Research interests in ‘New Energy’ forms are focussed principally on offshore renewable energy. One of the most pressing requirements in this area if Government targets are to be met is the rapid deployment of wind farms and arrays of wave and tidal energy converters. Rapid deployment can be enhanced by installing devices designed with this objective using purpose designed vessels operating within a logistically efficient whole systems approach. The School is active in all levels of the hierarchical research required by this approach. A variety of wet renewable conceptual designs have been investigated in the Marine Hydrodynamics Laboratory, which hosts a unique combined wind/wave/current flume, and the Cavitation Tunnel, which has been especially modified for testing tidal turbines. The School is internationally renowned for ship design and has recently designed and taken delivery of its own research vessel. Research interests in hull design are well suited to the development of novel offshore support and maintenance vessels for the renewables industry.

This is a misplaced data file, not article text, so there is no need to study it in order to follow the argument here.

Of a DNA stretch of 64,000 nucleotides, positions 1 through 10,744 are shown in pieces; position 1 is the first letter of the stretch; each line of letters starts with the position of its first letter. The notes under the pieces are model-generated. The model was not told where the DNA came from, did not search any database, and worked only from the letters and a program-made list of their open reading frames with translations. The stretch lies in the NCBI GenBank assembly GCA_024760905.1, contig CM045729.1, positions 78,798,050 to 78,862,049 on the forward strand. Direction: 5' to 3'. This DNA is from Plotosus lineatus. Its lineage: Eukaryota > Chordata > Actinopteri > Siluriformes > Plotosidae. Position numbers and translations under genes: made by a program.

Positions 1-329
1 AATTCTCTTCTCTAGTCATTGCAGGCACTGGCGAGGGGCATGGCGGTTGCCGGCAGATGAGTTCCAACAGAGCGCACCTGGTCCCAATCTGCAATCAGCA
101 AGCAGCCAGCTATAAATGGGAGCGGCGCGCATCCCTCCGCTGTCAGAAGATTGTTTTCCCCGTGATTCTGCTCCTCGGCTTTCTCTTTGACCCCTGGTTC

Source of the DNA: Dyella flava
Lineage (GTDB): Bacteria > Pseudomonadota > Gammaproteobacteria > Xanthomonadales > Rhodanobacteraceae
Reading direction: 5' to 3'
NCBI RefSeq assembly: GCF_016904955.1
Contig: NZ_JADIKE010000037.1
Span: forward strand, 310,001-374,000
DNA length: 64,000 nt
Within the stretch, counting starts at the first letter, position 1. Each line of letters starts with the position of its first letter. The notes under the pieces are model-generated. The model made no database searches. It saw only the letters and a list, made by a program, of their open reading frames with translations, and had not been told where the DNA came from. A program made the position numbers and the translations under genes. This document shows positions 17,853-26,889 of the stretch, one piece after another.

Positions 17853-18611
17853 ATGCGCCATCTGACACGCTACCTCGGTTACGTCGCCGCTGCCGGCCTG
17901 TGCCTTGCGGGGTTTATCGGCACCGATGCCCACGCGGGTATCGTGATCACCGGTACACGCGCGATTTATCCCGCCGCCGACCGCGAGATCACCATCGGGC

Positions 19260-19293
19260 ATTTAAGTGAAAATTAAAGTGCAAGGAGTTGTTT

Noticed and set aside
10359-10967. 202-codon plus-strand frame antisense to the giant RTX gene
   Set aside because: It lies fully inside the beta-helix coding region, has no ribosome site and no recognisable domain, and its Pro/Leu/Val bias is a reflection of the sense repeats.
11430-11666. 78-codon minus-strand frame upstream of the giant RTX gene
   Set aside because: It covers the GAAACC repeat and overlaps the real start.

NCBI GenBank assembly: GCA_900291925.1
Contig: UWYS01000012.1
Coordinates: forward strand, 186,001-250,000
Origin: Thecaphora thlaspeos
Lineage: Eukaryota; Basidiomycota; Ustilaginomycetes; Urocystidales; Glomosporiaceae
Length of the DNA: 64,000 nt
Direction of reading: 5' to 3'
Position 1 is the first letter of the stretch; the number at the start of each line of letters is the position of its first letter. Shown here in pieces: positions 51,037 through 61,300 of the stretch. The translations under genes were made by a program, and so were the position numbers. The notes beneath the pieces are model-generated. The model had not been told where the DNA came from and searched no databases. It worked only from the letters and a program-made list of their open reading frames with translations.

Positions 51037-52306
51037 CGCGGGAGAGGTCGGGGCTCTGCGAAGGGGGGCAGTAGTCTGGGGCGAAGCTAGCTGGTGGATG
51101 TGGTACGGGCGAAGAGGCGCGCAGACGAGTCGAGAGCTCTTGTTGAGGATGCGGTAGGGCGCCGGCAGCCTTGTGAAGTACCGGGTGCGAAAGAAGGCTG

As well as the development of the offshore renewable energy devices, the School is active in research into the transportation infrastructure for oil and gas and also in the requirements of new infrastructure for the transportation of CO2 as part of Carbon Capture and Storage projects (CCS). Specifically, the pipeline engineering research that is being conducted at Newcastle University addresses the themes of security and integrity of existing infrastructure and also the development of CO2 pipelines for Carbon Capture and Storage (CCS) projects.
Another area of expertise for which the School has an international reputation for excellence is in Ship Management and Transport in which Whole Systems logistics is researched.